Giants dial up old championship formula in rout over Falcons
The Giants are beginning to play like the team that won Super Bowl XLII
A few key plays from the Giants' defensive front made the difference
The Giants capitalized on the Falcons' mistakes to pile on points in the second half
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EAST RUTHERFORD, N.J.-- Described by teammates as an assassin in the run-up to Sunday's playoff game, Eli Manning delivered the kill shot early in the fourth quarter of the Giants' 24-2 drubbing of the Falcons at MetLife Stadium.
With 9:55 remaining, Manning lofted a perfectly thrown ball down the middle of the field, hitting Mario Manningham in full stride for a 27-yard touchdown as the wideout split double-coverage in the back of the end zone to account for the final score.
It was the third touchdown pass of the day for Manning, who completed 23 of 32 for 277 yards, but symbolic of so much more: With their league-worst rushing attack pounding out a season-high 172 yards, and with a resurgent defense twice snuffing out the Falcons' offense on 4th-and-1, the Giants are hitting their stride in a way that's reminiscent of the team's championship run at the end of the 2007 season.
"It's right on par," says linebacker Mathias Kiwanuka, a holdover from the Super Bowl team that reeled off four postseason victories behind a dominant ground game and defense. "In terms of intensity and hitting our stride, it's right on par."
In winning their first playoff game since upending the unbeaten Patriots in Super Bowl XLII, the Giants finally showed themselves to be a complete team after relying on Manning's arm (he threw a career-high 4,933 yards) for most of 2011.
The defense, which had 11 sacks in two must-win games to close out the regular season, held Atlanta to a season-low 247 yards of total offense while limiting running back Michael Turner to just 41 yards -- less than half of his per-game rushing average (83.8).
The tone was set on the first play of the second quarter.
Facing 4th-and-1 at New York's 24-yard line, the Falcons went for a first down instead of kicking a field goal in a scoreless game, only to have quarterback Matt Ryan's sneak attempt stuffed for no gain by tackle Linval Joseph and linebacker Michael Boley.
With just over four minutes left to play in the third quarter -- and trailing only 10-2 -- the Falcons went for it again on 4th-and-inches, from the New York 21. Ryan again was stopped for no gain, this time by defensive end Jason Pierre-Paul and linebacker Chase Blackburn.
"We made a statement that you can't run the ball on us," Pierre-Paul said. "I feel like it's disrespectful for them to go for it, but you see the outcome. They were in field goal range, why not kick the field goal? You're not losing by much."
Three plays after that second stop, the Falcons found themselves in a deep hole when Manning connected with Hakeem Nicks on a short pass over the middle that turned into a 72-yard touchdown and a 17-2 lead.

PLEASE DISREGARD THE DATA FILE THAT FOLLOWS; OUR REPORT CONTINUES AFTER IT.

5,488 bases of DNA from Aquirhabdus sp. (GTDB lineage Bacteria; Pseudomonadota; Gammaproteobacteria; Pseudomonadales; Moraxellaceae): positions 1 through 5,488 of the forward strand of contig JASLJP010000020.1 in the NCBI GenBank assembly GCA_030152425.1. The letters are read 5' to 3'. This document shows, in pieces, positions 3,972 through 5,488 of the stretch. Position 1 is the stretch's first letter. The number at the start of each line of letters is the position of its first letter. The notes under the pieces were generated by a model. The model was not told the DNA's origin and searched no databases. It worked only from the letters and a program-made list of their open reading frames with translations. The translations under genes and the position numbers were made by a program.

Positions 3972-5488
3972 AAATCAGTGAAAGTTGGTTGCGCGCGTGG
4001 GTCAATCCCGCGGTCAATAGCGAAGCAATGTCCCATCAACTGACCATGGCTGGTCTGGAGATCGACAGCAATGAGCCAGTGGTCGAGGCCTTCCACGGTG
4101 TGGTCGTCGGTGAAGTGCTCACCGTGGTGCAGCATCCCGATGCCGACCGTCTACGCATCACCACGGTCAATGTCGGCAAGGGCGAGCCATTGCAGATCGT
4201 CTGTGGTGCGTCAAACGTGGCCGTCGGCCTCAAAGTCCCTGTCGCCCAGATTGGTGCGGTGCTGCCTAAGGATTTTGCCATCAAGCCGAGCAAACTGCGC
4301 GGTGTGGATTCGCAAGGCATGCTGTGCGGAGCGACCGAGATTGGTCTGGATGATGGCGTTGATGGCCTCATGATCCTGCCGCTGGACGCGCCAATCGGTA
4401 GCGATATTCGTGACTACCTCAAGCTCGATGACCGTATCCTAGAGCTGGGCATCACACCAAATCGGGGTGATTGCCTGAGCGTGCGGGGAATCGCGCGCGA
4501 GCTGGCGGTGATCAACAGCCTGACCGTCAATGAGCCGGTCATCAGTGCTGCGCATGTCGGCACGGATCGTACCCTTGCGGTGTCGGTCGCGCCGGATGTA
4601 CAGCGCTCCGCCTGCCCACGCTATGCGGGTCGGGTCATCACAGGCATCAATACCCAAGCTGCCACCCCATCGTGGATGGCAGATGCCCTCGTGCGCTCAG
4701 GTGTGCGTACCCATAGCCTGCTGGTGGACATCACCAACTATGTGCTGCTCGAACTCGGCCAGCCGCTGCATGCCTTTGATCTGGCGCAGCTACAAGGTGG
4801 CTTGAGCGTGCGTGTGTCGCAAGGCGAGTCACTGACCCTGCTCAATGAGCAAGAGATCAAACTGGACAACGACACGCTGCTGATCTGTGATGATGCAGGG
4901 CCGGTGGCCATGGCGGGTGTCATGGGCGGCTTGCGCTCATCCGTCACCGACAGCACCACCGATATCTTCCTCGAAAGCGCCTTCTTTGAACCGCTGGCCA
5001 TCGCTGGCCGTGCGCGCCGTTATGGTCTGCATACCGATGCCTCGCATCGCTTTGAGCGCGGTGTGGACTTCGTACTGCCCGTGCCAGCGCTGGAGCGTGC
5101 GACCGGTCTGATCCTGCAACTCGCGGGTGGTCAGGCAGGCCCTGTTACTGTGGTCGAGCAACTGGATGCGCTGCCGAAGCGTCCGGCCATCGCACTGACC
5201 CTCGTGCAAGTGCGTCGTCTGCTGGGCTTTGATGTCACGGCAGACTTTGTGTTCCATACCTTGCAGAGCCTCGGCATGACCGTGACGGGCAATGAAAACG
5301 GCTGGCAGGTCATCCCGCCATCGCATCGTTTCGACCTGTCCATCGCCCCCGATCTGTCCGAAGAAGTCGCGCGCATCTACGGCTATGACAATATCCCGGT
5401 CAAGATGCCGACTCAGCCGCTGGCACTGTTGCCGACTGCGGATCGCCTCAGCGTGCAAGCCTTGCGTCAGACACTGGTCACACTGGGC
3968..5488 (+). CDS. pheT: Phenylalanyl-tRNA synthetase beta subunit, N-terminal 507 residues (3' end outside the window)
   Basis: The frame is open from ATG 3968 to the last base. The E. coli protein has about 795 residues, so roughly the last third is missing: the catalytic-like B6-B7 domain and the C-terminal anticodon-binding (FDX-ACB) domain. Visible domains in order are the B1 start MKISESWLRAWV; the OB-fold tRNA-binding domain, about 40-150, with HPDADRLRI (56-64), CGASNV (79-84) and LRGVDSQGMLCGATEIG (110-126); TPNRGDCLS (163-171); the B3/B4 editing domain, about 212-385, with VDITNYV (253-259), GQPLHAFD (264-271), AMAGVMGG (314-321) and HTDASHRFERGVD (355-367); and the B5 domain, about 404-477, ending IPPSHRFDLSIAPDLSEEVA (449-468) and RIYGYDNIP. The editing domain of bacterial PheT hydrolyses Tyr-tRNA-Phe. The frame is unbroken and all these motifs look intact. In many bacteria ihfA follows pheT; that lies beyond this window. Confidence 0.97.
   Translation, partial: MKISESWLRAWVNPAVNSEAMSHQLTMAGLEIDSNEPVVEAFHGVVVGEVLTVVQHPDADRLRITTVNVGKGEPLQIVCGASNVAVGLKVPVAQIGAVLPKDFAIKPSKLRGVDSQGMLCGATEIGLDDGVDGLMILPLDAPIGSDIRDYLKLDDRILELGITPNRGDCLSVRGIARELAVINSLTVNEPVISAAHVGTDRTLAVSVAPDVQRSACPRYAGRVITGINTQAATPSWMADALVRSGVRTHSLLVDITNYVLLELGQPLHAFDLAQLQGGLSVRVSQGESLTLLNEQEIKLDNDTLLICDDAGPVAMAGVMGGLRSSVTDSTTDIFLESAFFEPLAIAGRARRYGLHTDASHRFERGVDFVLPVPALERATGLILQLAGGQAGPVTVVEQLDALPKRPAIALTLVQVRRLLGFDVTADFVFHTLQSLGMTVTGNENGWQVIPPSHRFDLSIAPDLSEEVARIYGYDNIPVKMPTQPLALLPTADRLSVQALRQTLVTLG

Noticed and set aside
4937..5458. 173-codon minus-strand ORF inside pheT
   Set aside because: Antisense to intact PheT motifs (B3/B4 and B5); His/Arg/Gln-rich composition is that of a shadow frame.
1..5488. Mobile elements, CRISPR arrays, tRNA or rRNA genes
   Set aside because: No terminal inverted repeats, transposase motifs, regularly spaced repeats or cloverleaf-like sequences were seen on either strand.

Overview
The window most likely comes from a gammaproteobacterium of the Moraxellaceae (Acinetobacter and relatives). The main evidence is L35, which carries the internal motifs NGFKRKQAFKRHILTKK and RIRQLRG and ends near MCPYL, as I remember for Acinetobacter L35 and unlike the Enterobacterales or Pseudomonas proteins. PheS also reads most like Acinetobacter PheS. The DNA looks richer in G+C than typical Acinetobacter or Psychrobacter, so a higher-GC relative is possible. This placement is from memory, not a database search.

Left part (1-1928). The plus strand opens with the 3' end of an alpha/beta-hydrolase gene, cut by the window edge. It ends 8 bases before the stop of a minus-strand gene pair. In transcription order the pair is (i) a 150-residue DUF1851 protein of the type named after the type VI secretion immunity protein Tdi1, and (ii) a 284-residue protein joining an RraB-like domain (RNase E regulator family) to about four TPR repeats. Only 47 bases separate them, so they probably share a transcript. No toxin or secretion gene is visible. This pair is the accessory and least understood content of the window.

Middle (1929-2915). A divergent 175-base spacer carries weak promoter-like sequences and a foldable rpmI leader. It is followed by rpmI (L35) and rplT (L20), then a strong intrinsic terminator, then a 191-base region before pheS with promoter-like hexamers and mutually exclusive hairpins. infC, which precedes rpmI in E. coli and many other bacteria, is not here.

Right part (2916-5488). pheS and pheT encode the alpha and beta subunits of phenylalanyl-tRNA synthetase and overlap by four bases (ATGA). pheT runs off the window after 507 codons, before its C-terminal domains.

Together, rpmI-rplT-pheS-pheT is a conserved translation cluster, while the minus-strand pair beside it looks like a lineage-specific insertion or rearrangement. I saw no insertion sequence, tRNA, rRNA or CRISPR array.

Nicks, who had been held to 76 yards or fewer in each of the Giants' final three regular season games, finished with six receptions for 115 yards and two touchdowns, including a four-yard TD late in the second quarter that put New York up 7-2.
The Falcons' only points came via a safety after Manning was flagged for intentional grounding while throwing from the Giants' end zone early in the second quarter.
"We never got into a rhythm. We never moved the ball consistently," said Ryan, who completed 24 of 41 for 199 yards, and was sacked twice for a loss of 16 yards. "We just didn't make the plays on crucial third and fourth downs ... I've got to do a better job of finding the crease [on sneaks] and trying to find a hole to get in there and get the yard. I didn't do that."
The Giants, for once, had little problem moving the ball on the ground, averaging 5.5 yards per carry while Brandon Jacobs (92 rushing yards) and Ahmad Bradshaw (63) each broke a run for at least 30 yards.
"I think we're the toughest team in the league," Bradshaw boldly declared afterward.
The true measure of that toughness will be determined next weekend when the Giants travel to top-seeded Green Bay for the NFC divisional round, but Big Blue won't be a complete long shot. New York almost knocked the Pack off its pedestal in Week 13 when Green Bay was still unbeaten, ultimately losing 38-35 at home -- a game the Giants' D played without All-Pro defensive end Osi Umenyiora.
Umenyiora, who missed all of December with an ankle injury, returned for the regular season finale against the Cowboys and recorded two sacks. He picked up another on Sunday, putting a punctuation mark on the Giants' victory by leaping over tackle Will Svitek and sacking Ryan on the Falcon's final offensive play, with 61 seconds remaining.
"The two fourth-down stops were just outstanding. Those plays that our defense made really inspired everybody," Giants coach Tom Coughlin said. ""If we continue to play defense like that, we can make ourselves heard in this tournament."
At the very least, they already have the Packers' attention.
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